“Efforts that use small numbers of U.S. forces and emphasize host-nation leadership are generally preferable to large-scale counterinsurgency campaigns.” True fact. The Philippines train-partner-mentor model since 2002 is the example the QDR leans on the hardest for demonstrating the point. While it’s reasonable to fear that small infusions of U.S. forces for teach-coach-mentor missions could escalate into full-scale involvement in other people’s wars, the Philippines is a good reminder that it doesn’t have to be that way. Which way will the U.S. involvement in Yemen go?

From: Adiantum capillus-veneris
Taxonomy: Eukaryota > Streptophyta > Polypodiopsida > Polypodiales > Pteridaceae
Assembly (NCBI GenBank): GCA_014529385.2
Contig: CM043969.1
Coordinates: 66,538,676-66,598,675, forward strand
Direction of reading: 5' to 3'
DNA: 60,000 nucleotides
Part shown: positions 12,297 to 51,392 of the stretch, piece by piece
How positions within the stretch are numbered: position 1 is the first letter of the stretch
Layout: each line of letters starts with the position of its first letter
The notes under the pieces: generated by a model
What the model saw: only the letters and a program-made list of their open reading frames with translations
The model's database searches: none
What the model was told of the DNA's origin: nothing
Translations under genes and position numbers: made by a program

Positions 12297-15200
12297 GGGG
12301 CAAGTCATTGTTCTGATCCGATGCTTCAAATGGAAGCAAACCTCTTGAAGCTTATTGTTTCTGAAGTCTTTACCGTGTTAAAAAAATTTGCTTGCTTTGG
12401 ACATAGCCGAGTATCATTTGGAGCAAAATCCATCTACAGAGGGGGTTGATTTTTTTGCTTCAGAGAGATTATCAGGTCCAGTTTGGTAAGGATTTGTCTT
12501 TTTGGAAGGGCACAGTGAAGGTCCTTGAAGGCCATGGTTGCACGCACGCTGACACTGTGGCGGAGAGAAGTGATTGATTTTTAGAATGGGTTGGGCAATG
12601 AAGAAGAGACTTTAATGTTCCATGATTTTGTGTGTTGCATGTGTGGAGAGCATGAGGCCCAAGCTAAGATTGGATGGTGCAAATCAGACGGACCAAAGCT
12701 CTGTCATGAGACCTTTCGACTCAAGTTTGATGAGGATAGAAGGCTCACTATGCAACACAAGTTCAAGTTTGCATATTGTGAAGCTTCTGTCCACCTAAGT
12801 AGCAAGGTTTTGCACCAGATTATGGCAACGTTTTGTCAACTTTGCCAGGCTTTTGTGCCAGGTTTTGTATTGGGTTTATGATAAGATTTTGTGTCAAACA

Anyway, while the QDR discusses partnership with foreign militaries, it doesn’t embrace a famous proposal from now-CNAS President John Nagl to create an “Army Advisory Corps,” which if I’m not mistaken was one of the first policy papers ever published by CNAS, the think tank co-founded by now-Undersecretary of Defense for Policy Michele Flournoy. (So not every counterinsurgent wins on every front in the QDR.) The objection to Nagl’s proposal, as I’ve always understood it (this doesn’t come from the Pentagon, to be clear), is that such a corps (!) would be too large and too specialized to be relevant to missions other than teach-coach-mentoring. But Nagl can take heart that the QDR instructs the services to add 500 personnel for the training mission, to the point where “their staffs can sustain specialized expertise in regions and countries of greatest importance and regularly detach experts to accompany units deploying to training missions abroad.”